The review considered almost 700 policy evaluations and evidence reviews from the UK and other OECD countries.
It found 23 impact evaluations that met the Centre’s minimum standards. This is a smaller evidence base than for our first review (on employment training) although this may still be larger than the evidence base for many other local economic growth policies. It is a very small base relative to that available for some other policy areas (e.g. medicine, aspects of international development, education and social policy).
Overall, of the 23 evaluations reviewed, 17 found positive programme impacts on at least one business outcome. Four evaluations found that business advice didn’t work (had no statistically significant effects) and two evaluations found that business advice might be harmful.
Once we dig down in to the detail some key messages emerge. As LEPs roll out their Growth Fund allocations, it will be important to keep these in mind.
First, we found that business advice programmes show consistently better results for productivity and output than they do for employment. This may be because it’s genuinely easier to help firms raise their productivity. It’s possible, however, that productivity increases come first with employment gains seen in the longer run. Either way, this suggests that in the short run business advice programmes are more likely to increase productivity than employment.
Second, we also found some evidence that programmes which used a hands-on, ‘managed brokerage’ approach may perform better than those using a light touch approach (although this conclusion is based on only one direct comparison study). Taken at face value, this suggests that a strong relationship and a high level of trust between advisor and client may be important to the delivery of positive programme outcomes. It is not clear, however, which of these two approaches is more cost-effective.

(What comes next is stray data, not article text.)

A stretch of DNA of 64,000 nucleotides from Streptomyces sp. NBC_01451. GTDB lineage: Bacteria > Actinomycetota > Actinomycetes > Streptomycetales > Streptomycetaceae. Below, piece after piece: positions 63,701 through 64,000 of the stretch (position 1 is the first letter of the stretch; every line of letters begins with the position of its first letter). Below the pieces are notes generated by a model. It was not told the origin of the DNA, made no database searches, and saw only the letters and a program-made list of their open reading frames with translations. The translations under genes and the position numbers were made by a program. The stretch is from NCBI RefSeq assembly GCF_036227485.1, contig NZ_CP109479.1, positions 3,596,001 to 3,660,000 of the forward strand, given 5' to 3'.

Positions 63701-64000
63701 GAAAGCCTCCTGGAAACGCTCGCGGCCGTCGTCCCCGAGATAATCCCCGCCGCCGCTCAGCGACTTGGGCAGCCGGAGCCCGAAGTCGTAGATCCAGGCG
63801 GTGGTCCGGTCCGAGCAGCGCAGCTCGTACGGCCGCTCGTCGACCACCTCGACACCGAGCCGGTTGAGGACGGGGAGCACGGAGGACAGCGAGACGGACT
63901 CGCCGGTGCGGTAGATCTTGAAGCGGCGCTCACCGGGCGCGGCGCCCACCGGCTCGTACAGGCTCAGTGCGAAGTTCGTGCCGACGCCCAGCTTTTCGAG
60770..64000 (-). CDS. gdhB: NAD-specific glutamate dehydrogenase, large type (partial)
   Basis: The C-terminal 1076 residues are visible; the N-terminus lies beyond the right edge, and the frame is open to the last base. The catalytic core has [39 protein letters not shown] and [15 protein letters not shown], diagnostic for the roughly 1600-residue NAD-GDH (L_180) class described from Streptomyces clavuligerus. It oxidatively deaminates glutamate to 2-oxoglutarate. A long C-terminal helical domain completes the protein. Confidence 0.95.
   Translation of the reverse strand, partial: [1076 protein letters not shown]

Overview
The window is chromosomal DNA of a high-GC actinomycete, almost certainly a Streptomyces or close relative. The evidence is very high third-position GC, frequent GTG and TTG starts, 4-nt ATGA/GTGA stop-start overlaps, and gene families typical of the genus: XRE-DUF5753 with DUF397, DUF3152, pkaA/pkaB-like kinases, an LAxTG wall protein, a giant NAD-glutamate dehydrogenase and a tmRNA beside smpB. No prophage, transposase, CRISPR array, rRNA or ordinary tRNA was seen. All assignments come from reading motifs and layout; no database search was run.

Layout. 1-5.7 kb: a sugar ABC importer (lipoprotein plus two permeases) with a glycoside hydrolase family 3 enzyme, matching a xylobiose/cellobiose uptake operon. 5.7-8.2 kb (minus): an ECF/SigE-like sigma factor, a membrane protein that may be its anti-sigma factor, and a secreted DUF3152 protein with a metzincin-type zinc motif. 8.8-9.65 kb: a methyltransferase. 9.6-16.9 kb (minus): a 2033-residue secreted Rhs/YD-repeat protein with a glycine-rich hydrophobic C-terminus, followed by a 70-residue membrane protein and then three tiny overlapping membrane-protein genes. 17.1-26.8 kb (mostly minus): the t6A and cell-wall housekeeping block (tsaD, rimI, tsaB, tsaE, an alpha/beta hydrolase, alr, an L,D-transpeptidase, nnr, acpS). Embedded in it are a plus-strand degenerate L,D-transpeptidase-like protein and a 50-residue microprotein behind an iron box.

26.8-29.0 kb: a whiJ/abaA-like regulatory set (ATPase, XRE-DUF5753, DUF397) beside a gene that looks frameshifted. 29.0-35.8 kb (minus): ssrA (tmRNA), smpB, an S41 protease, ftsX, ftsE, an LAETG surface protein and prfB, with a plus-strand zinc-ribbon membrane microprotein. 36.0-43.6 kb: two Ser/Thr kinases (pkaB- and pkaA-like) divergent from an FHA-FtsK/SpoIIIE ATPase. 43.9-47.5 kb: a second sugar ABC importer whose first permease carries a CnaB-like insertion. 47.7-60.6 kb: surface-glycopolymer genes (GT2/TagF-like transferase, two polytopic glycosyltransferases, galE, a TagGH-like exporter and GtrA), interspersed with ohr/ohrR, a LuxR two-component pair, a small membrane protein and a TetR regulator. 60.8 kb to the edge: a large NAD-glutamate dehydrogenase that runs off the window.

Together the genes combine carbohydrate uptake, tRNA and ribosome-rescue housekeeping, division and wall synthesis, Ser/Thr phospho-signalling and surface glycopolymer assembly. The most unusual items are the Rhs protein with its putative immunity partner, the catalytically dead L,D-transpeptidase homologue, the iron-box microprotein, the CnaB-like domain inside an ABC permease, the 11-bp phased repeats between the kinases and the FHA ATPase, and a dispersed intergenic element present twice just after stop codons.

Third, there are also lots of debates on which the evidence is inconclusive: In most cases, programmes had vague or multiple objectives, which makes measuring success difficult. We found no evidence that would suggest one level of delivery – national or local – is more effective than another. It is also difficult to reach any conclusions about the effectiveness of public-led vs. private-led delivery.
As should be clear from this review, there are many things that we still do not know about the effectiveness of business support. Much of the policy debate focuses on very broad questions about the institutional structures that are put in place to support businesses. Yet overall the evidence provides no clear steer on whether one particular type of delivery model (public / private; national / local) is more effective.
To help improve business advice programmes, we would like to see far more focus on robustly evaluating the impact of particular aspects of advice programmes and comparing their cost-effectiveness. For example, the costs of light touch versus more intensive support vary dramatically, yet we found only one evaluation that directly compared the effectiveness of these two types of support. Similarly, only 5 of the 23 shortlisted studies included cost-benefit analysis that assessed cost-effectiveness, and not all of these used measures that are comparable across studies. There is a clear need for more, consistent cost-benefit analysis in business advice impact evaluations.
We believe that further evaluations of this kind, involving, for example, the provision of different types of advice to similar firms, should be a priority for improving our understanding of what works in business advice. Local flexibility that allows for greater experimentation provides an ideal opportunity to undertake such evaluations. We are starting conversations with a number of LEPs and local authorities about this. If you are interested in helping us experiment in this area and improve our understanding of what works, please get in touch.